Despite dealing with interesting topics and being more character-focused, Spiral does not give enough justification as to why the Saw franchise should be revived.
In 2004, two young filmmakers named James Wan and Leigh Whannell made a small film called Saw. With a small budget, but an interesting premise, the film made a killing at the box office. This then launched a franchise that would spawn countless sequels and even two video games. It also helped popularize the torture porn genre that would dominate horror cinema for half a decade. Since then, much has changed in the realm of horror. The Saw franchise eventually ended in 2010, having released six sequels. Jigsaw (2017), meanwhile, attempted to bring back the franchise to its glory days to mixed results.
James Wan and Leigh Whannell also moved on to even greater success. Wan directed The Conjuring (2013), Furious 7 (2015), and Aquaman (2018), while Whannell helmed Upgrade (2018) and The Invisible Man (2020). Surprisingly then, the franchise would be tried to be revived again by actor/comedian Chris Rock, who pitched his own idea of a Saw film, which eventually blossomed into this year’s Spiral.
Related: The Conjuring: The Devil Made Me Do It Is A Decent Horror Movie But Doesn’t Live Up To Its Predecessors
Spiral is about the story of Detective Zeke Banks (Chris Rock) who discovers the mangled remains of a police officer. His death is reminiscent of the Jigsaw killer, the man who put his victims in dangerous traps in order to teach them a life lesson. With the help of his rookie partner (Max Minghella), the two are in a race against time to unravel the identity of this copycat as the killer begins to target more police officers.
To start things off, it wouldn’t be a Saw movie without its trademark traps and Spiral does well in that category. Saw veteran director Darren Lynn Bousman returns to provide audiences traps aimed to make them squeal and wince at the horror these victims endure. The traps are inventive while never veering off to the realm of ridiculousness that the sequels eventually spiraled to. The effects here are well made with the use of practical effects for the gore which adds realism to these set pieces Meanwhile, the actors in these traps are convincing enough for the audience to buy that they are inside these brutal devices.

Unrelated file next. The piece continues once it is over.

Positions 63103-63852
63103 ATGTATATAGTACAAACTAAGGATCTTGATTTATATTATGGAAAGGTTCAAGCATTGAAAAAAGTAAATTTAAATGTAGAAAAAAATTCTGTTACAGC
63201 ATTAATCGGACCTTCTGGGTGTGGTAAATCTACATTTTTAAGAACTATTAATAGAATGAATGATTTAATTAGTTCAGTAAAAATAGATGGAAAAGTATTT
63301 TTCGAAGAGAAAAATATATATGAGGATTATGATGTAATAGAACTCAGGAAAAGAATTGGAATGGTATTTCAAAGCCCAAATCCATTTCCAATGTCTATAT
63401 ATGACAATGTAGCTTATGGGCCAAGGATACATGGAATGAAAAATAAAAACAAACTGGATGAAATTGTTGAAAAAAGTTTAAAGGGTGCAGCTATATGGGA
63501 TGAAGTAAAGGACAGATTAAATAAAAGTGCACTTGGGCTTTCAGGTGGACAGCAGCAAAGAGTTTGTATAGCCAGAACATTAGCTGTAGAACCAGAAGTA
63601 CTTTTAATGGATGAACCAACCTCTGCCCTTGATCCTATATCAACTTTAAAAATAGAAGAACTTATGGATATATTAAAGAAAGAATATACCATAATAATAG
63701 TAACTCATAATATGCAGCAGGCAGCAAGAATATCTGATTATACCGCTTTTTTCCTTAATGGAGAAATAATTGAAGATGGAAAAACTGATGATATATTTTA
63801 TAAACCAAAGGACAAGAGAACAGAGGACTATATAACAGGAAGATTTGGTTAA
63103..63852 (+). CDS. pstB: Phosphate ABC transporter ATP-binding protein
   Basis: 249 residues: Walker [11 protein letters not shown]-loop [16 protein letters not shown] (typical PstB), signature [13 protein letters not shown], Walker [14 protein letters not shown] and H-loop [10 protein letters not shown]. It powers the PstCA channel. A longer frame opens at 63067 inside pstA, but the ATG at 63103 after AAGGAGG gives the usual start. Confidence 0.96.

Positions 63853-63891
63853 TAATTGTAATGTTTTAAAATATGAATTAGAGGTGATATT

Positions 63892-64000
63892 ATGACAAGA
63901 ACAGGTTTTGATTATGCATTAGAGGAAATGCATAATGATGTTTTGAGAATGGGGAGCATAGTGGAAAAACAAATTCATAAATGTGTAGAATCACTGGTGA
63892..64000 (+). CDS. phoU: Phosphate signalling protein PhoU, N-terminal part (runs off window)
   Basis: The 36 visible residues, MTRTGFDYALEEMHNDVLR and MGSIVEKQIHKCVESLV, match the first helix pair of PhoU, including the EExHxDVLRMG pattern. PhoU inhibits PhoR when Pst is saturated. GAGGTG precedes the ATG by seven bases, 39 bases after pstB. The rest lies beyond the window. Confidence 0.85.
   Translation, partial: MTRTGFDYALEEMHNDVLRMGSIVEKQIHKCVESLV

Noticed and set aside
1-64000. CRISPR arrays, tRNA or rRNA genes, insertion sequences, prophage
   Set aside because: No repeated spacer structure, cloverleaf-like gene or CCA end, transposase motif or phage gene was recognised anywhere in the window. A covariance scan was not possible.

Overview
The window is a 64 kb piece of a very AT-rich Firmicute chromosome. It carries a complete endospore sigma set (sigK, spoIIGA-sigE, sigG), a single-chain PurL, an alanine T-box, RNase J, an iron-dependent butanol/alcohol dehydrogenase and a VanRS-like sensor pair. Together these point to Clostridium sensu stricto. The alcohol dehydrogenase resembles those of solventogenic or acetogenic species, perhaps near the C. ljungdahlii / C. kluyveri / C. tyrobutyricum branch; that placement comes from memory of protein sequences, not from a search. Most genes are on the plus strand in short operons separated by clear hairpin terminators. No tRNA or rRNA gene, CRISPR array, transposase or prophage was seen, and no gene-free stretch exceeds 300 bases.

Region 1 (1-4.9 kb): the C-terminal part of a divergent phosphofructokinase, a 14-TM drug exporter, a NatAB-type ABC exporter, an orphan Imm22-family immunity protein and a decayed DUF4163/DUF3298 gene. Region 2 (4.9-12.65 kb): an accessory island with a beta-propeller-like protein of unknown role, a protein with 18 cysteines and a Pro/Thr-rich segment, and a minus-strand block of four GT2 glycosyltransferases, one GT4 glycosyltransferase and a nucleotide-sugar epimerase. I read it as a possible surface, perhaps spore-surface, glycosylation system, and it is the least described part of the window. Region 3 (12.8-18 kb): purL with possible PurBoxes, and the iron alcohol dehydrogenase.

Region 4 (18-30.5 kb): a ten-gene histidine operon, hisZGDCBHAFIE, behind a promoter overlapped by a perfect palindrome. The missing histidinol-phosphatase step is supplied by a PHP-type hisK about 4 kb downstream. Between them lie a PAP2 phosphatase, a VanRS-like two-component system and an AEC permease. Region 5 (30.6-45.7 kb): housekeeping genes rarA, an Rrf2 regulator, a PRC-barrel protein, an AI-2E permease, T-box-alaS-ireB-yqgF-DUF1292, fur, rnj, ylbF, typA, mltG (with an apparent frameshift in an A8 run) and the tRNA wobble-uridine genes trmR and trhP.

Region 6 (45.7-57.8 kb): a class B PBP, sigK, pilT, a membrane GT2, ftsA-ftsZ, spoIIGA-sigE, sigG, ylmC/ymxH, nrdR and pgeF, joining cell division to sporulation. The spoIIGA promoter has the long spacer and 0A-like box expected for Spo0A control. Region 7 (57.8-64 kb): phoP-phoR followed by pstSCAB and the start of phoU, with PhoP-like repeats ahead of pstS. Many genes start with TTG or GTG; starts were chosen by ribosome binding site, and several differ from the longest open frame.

Focus on the protagonist
Another of the film’s strengths is focusing on the protagonist. It makes the film more character-focused rather than just carnage on screen. Chris Rock gives a good performance as Zeke Banks, a detective who is seen as a pariah in their police force for giving up a dirty cop. Rock succeeds in giving his character a jaded outlook on life and his frustrations dealing with a police force that actively hates him. His relationship with his father (Samuel L. Jackson) is also one of the film’s interesting aspects as Banks deals with the struggle of living up to his father who was a celebrated police officer.
At the same time, Max Minghella provides a good partner dynamic with Rock, with his wide-eyed idealism as a rookie detective contrasting Rock’s world-weariness. Because of the three actors and their respective performances, Spiral makes sure that despite the carnage and gore happening in the film, it never forgets to make the audiences care about the characters that push the story forward.